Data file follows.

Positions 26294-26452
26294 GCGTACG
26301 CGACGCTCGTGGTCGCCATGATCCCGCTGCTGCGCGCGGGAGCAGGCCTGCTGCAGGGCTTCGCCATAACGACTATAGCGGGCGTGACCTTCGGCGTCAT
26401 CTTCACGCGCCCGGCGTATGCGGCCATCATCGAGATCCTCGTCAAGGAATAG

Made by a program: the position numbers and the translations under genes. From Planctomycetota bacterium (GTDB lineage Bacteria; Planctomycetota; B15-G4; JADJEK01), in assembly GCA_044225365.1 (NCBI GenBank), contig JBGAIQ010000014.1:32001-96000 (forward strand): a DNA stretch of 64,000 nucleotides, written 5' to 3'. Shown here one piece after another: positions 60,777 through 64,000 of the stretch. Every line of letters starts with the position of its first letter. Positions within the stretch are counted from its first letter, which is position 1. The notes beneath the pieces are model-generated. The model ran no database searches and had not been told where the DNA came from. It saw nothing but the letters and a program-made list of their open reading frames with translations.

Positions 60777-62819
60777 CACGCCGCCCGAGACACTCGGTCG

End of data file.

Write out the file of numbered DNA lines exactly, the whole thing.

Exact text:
Positions 26294-26452
26294 GCGTACG
26301 CGACGCTCGTGGTCGCCATGATCCCGCTGCTGCGCGCGGGAGCAGGCCTGCTGCAGGGCTTCGCCATAACGACTATAGCGGGCGTGACCTTCGGCGTCAT
26401 CTTCACGCGCCCGGCGTATGCGGCCATCATCGAGATCCTCGTCAAGGAATAG

Made by a program: the position numbers and the translations under genes. From Planctomycetota bacterium (GTDB lineage Bacteria; Planctomycetota; B15-G4; JADJEK01), in assembly GCA_044225365.1 (NCBI GenBank), contig JBGAIQ010000014.1:32001-96000 (forward strand): a DNA stretch of 64,000 nucleotides, written 5' to 3'. Shown here one piece after another: positions 60,777 through 64,000 of the stretch. Every line of letters starts with the position of its first letter. Positions within the stretch are counted from its first letter, which is position 1. The notes beneath the pieces are model-generated. The model ran no database searches and had not been told where the DNA came from. It saw nothing but the letters and a program-made list of their open reading frames with translations.

Positions 60777-62819
60777 CACGCCGCCCGAGACACTCGGTCG